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Can Construction Keep Up with Australian Weather Extremes?

Posted by on in uPVC Windows

Building in a bushfire-prone area introduces a number of additional design, specification and construction parameters that cannot be ignored. It has been widely stated that these additional requirements can add extra costs to a new home, though it is important to note that there is usually more than one option available to designers and builders to meet the requirements of the building regulations and standards.

Take the example of windows, which have enormous significance in terms of the integrity of the building envelope when under attack from embers, radiant heat and flames. There are various options for windows and doors at BAL Low and up to BAL 29. Inevitably though, it is more challenging to meet BAL 40, where the radiant heat exposure is greater, having implications for all components of the window system.

Construction or retrofitting to achieve compliance with BAL 40 therefore requires the highest level of protection against ember attack and radiant heat. When specifying windows for a building in a BAL 40 rated area, designers, specifies and builders may believe metal window frames and the use of non-combustible metal bushfire shutters are the only option.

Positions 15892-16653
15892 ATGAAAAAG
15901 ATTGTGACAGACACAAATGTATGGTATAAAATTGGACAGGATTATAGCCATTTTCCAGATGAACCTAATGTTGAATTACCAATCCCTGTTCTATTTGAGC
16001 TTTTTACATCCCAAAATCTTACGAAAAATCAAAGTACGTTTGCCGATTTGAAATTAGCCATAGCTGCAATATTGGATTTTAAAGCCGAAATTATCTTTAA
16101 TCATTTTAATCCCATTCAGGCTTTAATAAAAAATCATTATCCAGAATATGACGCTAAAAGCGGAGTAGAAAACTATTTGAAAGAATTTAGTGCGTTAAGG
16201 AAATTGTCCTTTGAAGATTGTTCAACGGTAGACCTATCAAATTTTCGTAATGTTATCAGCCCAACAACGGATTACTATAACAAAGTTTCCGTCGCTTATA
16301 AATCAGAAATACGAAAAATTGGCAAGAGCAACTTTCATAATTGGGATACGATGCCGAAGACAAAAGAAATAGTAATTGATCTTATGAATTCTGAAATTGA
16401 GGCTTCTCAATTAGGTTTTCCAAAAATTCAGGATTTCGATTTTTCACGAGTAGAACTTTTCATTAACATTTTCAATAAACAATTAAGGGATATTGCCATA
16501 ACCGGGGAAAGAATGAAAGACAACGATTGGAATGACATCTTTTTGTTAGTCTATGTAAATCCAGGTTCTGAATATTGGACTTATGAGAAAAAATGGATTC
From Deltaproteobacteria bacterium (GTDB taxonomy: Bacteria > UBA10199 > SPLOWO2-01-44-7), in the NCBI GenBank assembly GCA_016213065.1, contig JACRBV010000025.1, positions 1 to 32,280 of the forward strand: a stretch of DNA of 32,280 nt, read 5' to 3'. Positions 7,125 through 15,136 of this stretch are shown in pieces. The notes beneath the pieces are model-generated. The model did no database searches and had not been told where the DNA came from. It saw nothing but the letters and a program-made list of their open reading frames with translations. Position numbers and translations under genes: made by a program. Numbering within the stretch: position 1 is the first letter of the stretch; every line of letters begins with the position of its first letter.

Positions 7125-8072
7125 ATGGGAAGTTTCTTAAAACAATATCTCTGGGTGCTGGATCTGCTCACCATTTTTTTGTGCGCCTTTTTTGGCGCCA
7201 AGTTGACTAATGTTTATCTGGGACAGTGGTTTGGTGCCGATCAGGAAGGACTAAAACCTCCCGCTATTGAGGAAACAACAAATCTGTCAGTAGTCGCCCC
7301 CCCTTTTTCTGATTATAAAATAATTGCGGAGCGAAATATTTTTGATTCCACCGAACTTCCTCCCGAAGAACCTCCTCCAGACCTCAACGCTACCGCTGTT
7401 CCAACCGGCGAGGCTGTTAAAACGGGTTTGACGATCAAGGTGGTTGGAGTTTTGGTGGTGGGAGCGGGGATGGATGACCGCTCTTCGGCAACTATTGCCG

However, AS3959:2009 recognises other means of compliance for windows and it does not mean that traditional building materials such as timber and uPVC are prohibited.

Any window system that has been tested and complies with the requirements of AS 1530.8.1 for BAL 40 is acceptable for use in any BAL zone up to and including BAL 40. Note that the openable portion of the window is still required to be screened with corrosion-resistant metal screens as it is assumed the window may be left open at the time of a fire.

Recent developments and manufacturing of BAL appropriate construction materials have advanced the building industry in terms of safety and widened the options for homeowners. For example, a number of uPVC double-glazed window systems have been independently tested and comply with AS 1530.8.1 for BAL 40.

Anyone who lives in a bushfire prone area is expected be aware of their local bushfire attack level zoning and implement the requirements of AS 3959:2009. While constraints inevitably do exist in the range of product choices, there is nevertheless some flexibility in materials that can be used under the standard, so long as the product meets the requirements of AS 1530.8.1 for the appropriate BAL zone.

Manufacturers are also waking up to the fact that there is a growing market for products that can be used in bushfire prone areas. Constant development of key materials in order to provide the most fire resistant and fire-retardant alternatives will help safeguard homes and widen the options for construction.

Excerpt taken from original article by Vinyl Council of Australian Chief Executive Sophi MacMillan published on Sourceable. Read full article here.

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